The fifth round of this year’s Formula One Championship sees drivers return to the Principality of Monaco. Can Max Verstappen and Red Bull halt Mercedes and Lewis Hamilton’s charge?
After playing host to motor racing for over a century, the streets of Monaco were left deserted in 2020 as the COVID-19 pandemic resulted in the race getting cancelled for the first time since its inception in 1950, but after a hiatus of just one year the action returns to the Principality.
Apart from being the most glamorous race in the Formula 1 calendar, the Circuit de Monaco is also the shortest track with the lowest average speed. To counter that, teams usually rely on the usage of high downforce levels, which most teams balance by opting for higher front wings and longer rear wings.
Being a street circuit, the track tends to be very green and slippery at the beginning but rapidly evolves as the weekend progresses. The race weekend, itself, is different from the other race weekends in this year’s calendar. After running the first two practice sessions on Thursday, teams enjoy a nice 24-hour mid-week break, with the track open to normal traffic in the evenings and most of the Friday. By the time drivers hit the track again on Saturday, the track often resets itself to its greener and slippery version.
Because of the lower levels of macro roughness of the tarmac and the low energy loads going through the tyres, Monaco has traditionally been a one-stop race, with the pit window wider than any other track on the calendar. In 2019, Lewis Hamilton won the race on a one-stop softs-mediums strategy when he pitted on Lap 11 under the safety car. It was the same with the other podium finishers, though they pitted for the hard compound tyres.
A cork in the bottle
When the season ends in Abu Dhabi by mid-December, many experts might look back at this weekend’s Monaco GP as the title decider. Mercedes had the upper hand in Portugal and Spain, both of which are similar tracks with medium and high-speed corners – a stronghold of Mercedes – though Red Bull was stronger in the more technical and twisty parts of the tracks, which bodes well for them coming into Monaco.
Monaco is the sort of track that is rewarding for good mechanical grip and a light chassis, while aerodynamic grip, “high-rake vs low-rake”, and the curvy front wings are arguments for another weekend. This is a track where you want to throw in as much downforce as you can and pray that the car has sufficient mechanical grip to utilise that downforce.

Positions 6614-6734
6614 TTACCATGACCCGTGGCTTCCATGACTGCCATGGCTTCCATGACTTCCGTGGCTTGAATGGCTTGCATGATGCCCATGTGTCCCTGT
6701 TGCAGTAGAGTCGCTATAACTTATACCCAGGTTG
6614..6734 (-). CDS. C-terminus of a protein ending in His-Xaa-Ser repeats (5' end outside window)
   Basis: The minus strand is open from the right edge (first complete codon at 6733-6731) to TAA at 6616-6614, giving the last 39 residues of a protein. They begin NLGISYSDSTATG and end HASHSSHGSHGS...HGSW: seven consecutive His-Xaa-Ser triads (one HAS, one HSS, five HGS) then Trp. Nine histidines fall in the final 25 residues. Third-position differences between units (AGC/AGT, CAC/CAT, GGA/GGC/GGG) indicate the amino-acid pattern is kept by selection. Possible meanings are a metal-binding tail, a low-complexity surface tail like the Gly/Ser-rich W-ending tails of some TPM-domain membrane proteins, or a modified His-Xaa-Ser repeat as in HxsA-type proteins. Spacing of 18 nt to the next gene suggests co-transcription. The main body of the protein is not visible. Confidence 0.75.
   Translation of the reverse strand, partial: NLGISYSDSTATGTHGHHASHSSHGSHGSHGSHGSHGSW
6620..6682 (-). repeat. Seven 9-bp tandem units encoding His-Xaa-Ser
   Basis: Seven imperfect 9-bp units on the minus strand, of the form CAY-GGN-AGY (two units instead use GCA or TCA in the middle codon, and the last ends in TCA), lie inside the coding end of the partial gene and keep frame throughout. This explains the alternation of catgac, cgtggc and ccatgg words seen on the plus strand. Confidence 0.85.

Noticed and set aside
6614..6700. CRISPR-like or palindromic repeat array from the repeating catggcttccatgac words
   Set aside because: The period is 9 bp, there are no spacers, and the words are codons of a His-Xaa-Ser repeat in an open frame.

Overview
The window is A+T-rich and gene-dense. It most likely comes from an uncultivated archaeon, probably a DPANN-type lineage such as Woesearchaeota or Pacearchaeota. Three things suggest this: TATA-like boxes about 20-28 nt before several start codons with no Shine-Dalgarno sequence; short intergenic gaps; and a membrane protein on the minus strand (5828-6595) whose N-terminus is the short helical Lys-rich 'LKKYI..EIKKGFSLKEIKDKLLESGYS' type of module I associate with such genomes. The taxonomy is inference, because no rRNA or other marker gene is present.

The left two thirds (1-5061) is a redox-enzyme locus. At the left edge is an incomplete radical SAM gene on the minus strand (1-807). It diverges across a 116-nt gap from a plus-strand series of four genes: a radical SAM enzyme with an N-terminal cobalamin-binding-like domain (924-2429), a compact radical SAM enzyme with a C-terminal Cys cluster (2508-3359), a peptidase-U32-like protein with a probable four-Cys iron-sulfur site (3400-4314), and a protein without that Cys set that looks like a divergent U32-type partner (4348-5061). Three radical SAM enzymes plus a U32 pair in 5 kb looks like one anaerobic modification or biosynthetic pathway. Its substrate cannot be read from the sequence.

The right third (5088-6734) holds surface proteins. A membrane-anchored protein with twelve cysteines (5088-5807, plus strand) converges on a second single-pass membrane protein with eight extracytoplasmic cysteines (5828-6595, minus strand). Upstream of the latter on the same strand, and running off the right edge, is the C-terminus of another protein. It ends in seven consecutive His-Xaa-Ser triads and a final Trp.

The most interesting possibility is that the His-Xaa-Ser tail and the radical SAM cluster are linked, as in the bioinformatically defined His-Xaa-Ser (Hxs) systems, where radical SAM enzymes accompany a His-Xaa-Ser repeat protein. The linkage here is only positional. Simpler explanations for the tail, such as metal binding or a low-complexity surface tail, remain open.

It will be a crucial weekend for Red Bull’s Sergio Pérez, for the Mexican has failed to back up his teammate in each of the first four races this season. If he can get in on the mix, Red Bull can stop Mercedes from pulling out any tricks, like their tyre gamble in Barcelona.
A challenge for the drivers
Yes, it is the shortest track on the calendar, with the shortest race distance at 260 kilometres – some 45 kilometres less than the 305-marker mandated by FIA. But the interminable twists, turns, slow corners, and the lack of straight line makes it one of the most difficult tracks to compete in. Drivers need every bit of concentration, focus, mental grit and skill to complete this 78-lap-long race.
With no apparent run-off area and a track that is cramped everywhere, drivers seemingly feel the encroaching barriers closing in around them as the race wears on and fatigue sets in. After two breath-taking starts by Max Verstappen in the last three races, one can expect Lewis to get the elbows out eventually.
The pair of them collided in the latter stages of the 2019 Monaco GP, though without any damage to both of their cars. A similar situation can arise in this weekend’s Grand Prix. As witnessed in the previous seasons, a clash of the titans is on the cards, sooner or later. The run-up to St. Devote could be the point where this battle takes a turn.
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McLaren’s one-off livery
In other bit of news, the McLaren team will be running a one-off livery for this weekend’s Monaco Grand Prix. The Woking-based team have decided to return a legendary livery for their Sponsor Gulf. Since their announcement, the idea has been mooted elsewhere to nominate Monaco GP as a “retro-livery” throwback weekend. Although it is difficult to work with the sponsors, if the weekend gets picked specifically in advance, it might make the existing sponsors willing to associate with such a throwback.
With all the ingredients in place for the race weekend, now we just need to hold back and wait for the food to be served as the drivers take to the track on Thursday afternoon.